Print Friendly and PDF
young scientists

Op-ed: Why academic journals need to embrace youth

We’re tired of hearing leaders say we need creative solutions to climate issues, and then ignoring the creative solutions youth present.

Academia has a youth problem. In the past few years, youth claimed more space in the climate change conversation. However, their participation in academic circles is still lacking.


The three of us met at a student-intensive workshop designed to foster student engagement in emerging environmental issues and challenges associated with the pandemic, hosted by experts across government, industry and academia. Students from around the country developed recommendations concerning policy, science and technology investment gaps, and communication considerations for enduring change. We reported our recommendations, presenting a foundation for experts to build upon. However, our peers’ ideas were left on the table.

Realizing our recommendations would not be followed up on was a great disappointment, especially because it included motivating ideas, like making academic articles freely available and understandable to the public, preventing social media algorithms from pandering toward political beliefs to drive engagement, fostering trust in the government by addressing and making reparations for historical traumas, welcoming international climate refugees and bridging the gap between science and government to solve real-world problems.

We pivoted to try and publish our ideas in an academic journal. We were shocked when each journal we contacted indicated that they had no place to publish the unsolicited opinions of youth. We believe excluding our voices represents a major shortcoming of journals in environmental health and science. It obstructs the institutional change we need to achieve climate goals and further disenfranchises a group that is already pessimistic about their future.

We’re tired of hearing leaders say we need creative solutions to climate issues, and then ignoring the creative solutions youth present.

What place do youth voices have in academic journals?

young scientists

Throughout history, marginalized groups have been excluded from institutions based on race, gender, sexuality, ability and age.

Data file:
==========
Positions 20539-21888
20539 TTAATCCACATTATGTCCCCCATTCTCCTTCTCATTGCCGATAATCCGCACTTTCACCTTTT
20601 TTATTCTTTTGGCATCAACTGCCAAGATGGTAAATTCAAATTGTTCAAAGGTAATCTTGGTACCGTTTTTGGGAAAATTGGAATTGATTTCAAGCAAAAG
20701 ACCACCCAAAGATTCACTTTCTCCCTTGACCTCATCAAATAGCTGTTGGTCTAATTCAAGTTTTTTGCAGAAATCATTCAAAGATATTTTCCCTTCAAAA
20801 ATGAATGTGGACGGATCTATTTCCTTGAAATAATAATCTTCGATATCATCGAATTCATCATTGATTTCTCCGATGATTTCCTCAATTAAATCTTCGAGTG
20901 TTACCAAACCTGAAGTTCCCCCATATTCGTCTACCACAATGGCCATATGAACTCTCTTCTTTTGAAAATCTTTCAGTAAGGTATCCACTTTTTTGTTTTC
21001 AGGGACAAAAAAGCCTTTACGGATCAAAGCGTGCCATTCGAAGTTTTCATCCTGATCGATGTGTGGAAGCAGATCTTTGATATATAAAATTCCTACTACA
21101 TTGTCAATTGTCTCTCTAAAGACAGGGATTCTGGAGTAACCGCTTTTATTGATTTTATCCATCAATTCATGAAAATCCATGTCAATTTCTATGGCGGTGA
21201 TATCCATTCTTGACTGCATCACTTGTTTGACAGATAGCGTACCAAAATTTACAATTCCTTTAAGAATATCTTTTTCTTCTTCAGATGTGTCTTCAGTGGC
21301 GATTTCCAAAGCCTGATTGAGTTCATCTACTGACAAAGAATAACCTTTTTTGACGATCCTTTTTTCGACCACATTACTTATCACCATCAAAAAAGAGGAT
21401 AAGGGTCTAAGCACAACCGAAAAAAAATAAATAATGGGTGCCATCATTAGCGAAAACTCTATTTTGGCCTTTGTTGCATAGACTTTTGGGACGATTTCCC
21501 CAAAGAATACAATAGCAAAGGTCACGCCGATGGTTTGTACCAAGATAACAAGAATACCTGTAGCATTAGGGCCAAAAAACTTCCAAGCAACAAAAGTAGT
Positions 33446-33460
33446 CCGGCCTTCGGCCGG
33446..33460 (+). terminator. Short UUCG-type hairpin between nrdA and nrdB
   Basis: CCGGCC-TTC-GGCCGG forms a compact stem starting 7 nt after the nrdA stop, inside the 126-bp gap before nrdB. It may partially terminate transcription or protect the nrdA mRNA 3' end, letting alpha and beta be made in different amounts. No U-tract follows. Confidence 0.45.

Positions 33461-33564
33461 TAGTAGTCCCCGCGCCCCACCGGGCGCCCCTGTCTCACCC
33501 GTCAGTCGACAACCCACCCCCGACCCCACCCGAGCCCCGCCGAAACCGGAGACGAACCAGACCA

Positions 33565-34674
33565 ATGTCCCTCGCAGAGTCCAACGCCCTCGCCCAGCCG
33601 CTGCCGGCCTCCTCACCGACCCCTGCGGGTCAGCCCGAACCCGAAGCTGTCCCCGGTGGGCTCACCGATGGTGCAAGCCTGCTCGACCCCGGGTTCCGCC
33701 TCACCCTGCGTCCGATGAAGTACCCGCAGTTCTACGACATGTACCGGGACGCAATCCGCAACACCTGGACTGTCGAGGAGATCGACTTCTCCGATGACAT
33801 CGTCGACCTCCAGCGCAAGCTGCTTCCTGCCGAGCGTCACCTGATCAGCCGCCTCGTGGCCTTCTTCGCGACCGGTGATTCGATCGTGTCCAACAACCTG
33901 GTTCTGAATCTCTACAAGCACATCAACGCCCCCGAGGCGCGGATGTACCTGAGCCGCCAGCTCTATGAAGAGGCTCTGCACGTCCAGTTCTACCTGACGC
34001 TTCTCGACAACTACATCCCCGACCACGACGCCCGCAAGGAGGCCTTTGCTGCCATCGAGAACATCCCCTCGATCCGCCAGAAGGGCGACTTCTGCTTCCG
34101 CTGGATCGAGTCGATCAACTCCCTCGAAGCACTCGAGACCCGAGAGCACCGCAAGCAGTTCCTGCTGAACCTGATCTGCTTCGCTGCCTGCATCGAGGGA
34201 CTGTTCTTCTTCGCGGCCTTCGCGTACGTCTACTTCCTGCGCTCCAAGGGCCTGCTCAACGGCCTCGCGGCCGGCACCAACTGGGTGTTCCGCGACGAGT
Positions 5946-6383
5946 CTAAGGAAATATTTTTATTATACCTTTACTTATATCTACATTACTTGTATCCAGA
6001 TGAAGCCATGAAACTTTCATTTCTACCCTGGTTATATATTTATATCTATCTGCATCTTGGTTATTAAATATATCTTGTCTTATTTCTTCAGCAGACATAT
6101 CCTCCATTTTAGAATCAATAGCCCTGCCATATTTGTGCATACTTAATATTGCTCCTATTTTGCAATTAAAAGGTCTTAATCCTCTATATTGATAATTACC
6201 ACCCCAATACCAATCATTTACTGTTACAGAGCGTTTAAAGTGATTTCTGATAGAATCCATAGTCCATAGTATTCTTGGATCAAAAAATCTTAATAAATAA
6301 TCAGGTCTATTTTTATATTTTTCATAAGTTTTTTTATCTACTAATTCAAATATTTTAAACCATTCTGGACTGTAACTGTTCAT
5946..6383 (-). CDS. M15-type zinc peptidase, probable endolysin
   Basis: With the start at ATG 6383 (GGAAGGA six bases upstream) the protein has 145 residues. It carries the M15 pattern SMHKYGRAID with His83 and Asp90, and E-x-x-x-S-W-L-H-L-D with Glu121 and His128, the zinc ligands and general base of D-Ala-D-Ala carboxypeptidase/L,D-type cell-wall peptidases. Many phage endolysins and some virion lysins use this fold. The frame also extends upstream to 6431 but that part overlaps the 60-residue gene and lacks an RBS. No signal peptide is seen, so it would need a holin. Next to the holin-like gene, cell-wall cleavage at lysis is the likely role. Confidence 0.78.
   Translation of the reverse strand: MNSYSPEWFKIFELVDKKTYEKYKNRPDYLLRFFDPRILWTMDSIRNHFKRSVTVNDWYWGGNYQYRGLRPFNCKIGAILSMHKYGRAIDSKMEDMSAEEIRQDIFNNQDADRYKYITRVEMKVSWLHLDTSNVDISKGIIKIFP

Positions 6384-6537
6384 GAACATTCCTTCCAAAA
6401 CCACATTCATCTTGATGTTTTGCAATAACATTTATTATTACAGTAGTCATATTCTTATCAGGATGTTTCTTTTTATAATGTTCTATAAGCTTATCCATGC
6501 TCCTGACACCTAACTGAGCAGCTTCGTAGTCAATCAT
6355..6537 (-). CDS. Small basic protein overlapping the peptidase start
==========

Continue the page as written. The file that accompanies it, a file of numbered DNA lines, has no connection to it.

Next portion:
Credit: Hatice Yardım/Unsplash

There is bias in academia toward original research over discussion and commentary on new knowledge, which excludes youth because we have yet to acquire the experience and ability to conduct original research. Yet the thoughts, ideas and experiences of people from diverse backgrounds and motivations — who are influenced by the findings of academic scientists — can enhance conversations otherwise dominated by experts, often stuck doing niche research.

If we want to effectively address issues of climate change and health, the scientific community needs to make more space for those groups most impacted by their work. While holding an advanced degree can be portrayed as the superior path to knowledge, lived experiences can reveal powerful truths about greater societal patterns. The experiences of today’s youth are unlike any generations that came before us.

Throughout history, marginalized groups have been excluded from institutions based on race, gender, sexuality, ability and age. Excluding any group of people from participation hurts the validity of academic research. The good news is space can be made for youth within academic publications. Journals often include shorter pieces that don’t require original research such as editorials, letters, reviews and commentaries. These sections provide a place to spark discussion on controversial topics and share unique perspectives, and have been recommended by experts conducting interdisciplinary work. Youth can and should be engaged in this way; as we can approach these topics with fresh eyes and creative ideas even from early ages.